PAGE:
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Strixhaven has just come out on MTG Arena and I have gone head first into the set in order to try and figure out what is what with the latest set. Initially, my response to previews was lukewarm. However, having now played a number of events on Arena there are some interesting cards that have not seen much in the way of some love that may be of interest.
As someone who is typically a Green player (I love me some sweet sweet Sultai), I have been very preoccupied with Red and White as of late. I think this stems from the typical assertion that this combination is not very good in Commander and other Casual multiplayer formats and I seek to prove otherwise. However, there has recently been a brand new Red and White Commander that has really caught my attention that has been largely ignored. Today I’m going to point you towards a very intriguing Dwarf Cleric by the name of Hofri Ghostforge!
Hofri was largely ignored during the preview season in part because of the deluge of cards, but also because people became completely absorbed with the Mystical Archive cards. Consequently, Hofri was largely missed or dismissed by most of the Magic community. However, I decided to try my hand at a Sealed league and found myself with Hofri in my pool. I had underestimated the card and was just jamming it because it was Limited and you should jam all your on colour rares and mythics. I really hadn’t given it any thought.
However, all of a sudden I started to notice the effect it had on the game. With Hofri and a Dream Strix in play, I had a powerful tool to go and find impactful lessons in my sideboard. Hofri’s card says that when a non-token creature dies, you exile the creature, then you get a copy back, but it is now also a spirit, and it even gets a little +1/+1 boost. So, when Dream Strix dies, I get to go and find a Lesson and I get my Dream Strix back again. This interaction was immensely impactful in my game, and so I thought to myself… is there something more to explore with this card here?
I turned to Brawl and immediately put together a Brawl deck to see how I could exploit Hofri. My first question was to address how does Red/White keep up with some of the other colours who are better able to ramp? My solution was simple. Solemn Simulacrum, Pilgrim of the Ages, and Farfinder are exactly the sort of cards I wanted. All three go and search up a land and put it into my hand, meaning I can be assured to hit my land drops and advance my board. You can now get double value out of them thanks to Hofri when they die. The discovery of Pilgrim in the Strixhaven set felt like a big win since it was overlooked and brand spanking new. Not to mention it is an integral part of White’s plan to be able to keep pace with the other ramping strategies.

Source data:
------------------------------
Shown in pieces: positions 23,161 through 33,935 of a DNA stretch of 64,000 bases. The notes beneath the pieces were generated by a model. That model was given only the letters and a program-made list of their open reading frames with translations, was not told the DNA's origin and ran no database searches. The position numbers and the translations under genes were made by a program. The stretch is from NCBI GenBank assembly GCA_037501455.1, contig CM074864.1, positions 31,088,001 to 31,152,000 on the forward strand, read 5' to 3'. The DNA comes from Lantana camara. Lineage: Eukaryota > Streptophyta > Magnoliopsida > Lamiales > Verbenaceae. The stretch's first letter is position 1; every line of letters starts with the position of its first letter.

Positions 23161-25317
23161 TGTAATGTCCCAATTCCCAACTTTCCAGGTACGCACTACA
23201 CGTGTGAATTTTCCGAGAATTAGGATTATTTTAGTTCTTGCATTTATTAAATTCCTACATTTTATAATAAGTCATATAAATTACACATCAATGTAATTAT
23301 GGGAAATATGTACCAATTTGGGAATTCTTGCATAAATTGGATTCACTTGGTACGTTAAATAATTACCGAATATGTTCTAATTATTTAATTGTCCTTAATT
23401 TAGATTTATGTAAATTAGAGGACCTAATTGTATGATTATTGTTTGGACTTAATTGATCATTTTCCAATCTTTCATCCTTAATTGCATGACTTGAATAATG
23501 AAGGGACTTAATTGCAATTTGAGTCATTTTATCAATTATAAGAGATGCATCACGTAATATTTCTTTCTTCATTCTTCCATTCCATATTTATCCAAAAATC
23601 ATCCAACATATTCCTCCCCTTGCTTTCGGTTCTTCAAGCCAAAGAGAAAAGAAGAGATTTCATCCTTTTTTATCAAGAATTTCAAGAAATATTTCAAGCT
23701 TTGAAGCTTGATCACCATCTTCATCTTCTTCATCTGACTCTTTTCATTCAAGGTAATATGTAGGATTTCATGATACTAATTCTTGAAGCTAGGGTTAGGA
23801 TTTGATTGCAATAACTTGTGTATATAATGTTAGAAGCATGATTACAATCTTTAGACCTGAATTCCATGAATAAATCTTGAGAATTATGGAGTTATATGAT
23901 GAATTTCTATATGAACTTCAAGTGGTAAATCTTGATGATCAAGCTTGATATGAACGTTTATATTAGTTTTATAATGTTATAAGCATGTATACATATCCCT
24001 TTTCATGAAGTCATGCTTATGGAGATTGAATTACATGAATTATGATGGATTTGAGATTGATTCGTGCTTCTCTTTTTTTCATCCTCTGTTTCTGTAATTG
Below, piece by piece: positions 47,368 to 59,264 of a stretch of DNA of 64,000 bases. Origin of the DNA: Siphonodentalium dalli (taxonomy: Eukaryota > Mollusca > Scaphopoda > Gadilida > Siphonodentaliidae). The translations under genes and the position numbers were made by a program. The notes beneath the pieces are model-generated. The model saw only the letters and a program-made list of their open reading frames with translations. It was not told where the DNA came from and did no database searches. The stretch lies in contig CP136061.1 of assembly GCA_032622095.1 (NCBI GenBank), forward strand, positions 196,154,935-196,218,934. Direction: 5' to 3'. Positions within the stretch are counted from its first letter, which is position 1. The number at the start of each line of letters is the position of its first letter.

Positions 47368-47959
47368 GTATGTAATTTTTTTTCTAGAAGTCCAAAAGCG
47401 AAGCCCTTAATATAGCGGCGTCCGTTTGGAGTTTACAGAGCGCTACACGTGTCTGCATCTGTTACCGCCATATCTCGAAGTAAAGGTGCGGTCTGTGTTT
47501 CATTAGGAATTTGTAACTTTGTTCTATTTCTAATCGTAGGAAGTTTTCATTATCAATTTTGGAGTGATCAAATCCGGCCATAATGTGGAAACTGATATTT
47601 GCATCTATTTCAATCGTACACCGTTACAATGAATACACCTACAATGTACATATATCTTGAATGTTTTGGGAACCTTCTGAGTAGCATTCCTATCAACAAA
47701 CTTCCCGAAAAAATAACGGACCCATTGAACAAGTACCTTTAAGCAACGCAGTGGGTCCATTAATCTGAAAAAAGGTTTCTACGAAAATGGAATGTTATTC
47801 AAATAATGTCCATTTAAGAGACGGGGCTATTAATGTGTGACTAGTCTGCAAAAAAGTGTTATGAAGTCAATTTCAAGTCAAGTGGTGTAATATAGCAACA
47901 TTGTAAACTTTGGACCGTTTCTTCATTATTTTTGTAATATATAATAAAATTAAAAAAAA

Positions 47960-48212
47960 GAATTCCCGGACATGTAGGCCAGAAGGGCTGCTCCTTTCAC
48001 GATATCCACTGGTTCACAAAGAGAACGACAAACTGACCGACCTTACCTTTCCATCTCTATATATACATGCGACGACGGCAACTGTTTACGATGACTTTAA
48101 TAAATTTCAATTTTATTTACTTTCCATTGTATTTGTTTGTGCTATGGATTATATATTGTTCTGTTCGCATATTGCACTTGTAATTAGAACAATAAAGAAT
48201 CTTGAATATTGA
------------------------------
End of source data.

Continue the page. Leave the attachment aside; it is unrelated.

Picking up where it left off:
Next, I was looking for some other really interesting Enter the Battlefield (ETB) triggers to exploit with Hofri. Solemn Simulacrum was once again at the fore of that discussion, but Basri’s Lieutenant, Skyclave Apparition, and Charming Prince all fit the bill nicely. The Lieutenant was key in order to power up some of our smaller creatures, while Apparition was very potent removal, and Prince is just good value.
Now, while Hofri likes to exploit all these ETB triggers once the creatures die, I didn’t want to simply rely on my opponents killing my creatures. If I was waiting for my opponents to get the job done the effectiveness of the deck was going to be seriously hampered. So, I went looking for ways to sacrifice my own creatures for value. Normally in EDH we get things like Ashnod’s Altar, Skullclamp, Woe Strider, and Viscera Seer as easy ways to sacrifice creatures. However, in Standard, we aren’t so lucky. What I did find were things like Weaponize the Monsters and Relic Vial to get the job done. I particularly like Weaponize the Monsters as a form of removal to blast smallish creatures out of the way, or to give you that final reach to torch an opponent who has been able to stem the bleeding. I had forgotten about Weaponize, but I will revisit it for Commander as I suspect it has some further utility.